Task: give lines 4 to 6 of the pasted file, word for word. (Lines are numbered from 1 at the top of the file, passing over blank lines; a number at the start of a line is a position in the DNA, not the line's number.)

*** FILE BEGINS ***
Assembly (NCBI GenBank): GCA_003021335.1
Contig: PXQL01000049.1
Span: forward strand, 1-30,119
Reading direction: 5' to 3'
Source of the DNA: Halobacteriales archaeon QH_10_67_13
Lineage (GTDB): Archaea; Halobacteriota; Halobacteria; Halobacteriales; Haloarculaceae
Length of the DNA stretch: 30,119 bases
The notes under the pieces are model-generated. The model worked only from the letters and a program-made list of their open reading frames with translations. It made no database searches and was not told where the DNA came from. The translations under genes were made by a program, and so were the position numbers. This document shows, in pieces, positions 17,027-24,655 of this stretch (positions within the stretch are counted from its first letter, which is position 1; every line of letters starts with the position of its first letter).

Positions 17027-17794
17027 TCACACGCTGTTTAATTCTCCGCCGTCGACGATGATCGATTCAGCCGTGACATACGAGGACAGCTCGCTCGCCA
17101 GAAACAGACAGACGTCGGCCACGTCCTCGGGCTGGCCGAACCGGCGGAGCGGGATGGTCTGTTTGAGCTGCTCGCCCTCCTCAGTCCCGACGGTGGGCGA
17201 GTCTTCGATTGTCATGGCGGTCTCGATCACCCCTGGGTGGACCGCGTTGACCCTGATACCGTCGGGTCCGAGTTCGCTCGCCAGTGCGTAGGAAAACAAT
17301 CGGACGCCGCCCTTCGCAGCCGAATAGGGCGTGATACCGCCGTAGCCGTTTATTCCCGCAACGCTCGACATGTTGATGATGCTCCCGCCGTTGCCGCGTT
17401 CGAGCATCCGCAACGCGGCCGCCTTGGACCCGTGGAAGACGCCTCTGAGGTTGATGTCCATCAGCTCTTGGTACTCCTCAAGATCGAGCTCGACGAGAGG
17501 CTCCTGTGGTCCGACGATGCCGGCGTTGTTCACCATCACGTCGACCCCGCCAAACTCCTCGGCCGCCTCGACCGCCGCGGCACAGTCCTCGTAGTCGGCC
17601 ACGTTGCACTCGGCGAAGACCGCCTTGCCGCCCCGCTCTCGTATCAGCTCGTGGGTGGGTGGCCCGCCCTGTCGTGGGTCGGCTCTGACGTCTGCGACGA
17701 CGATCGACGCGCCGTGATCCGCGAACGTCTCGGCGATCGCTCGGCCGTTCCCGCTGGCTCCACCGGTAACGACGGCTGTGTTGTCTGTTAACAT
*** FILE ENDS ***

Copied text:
Reading direction: 5' to 3'
Source of the DNA: Halobacteriales archaeon QH_10_67_13
Lineage (GTDB): Archaea; Halobacteriota; Halobacteria; Halobacteriales; Haloarculaceae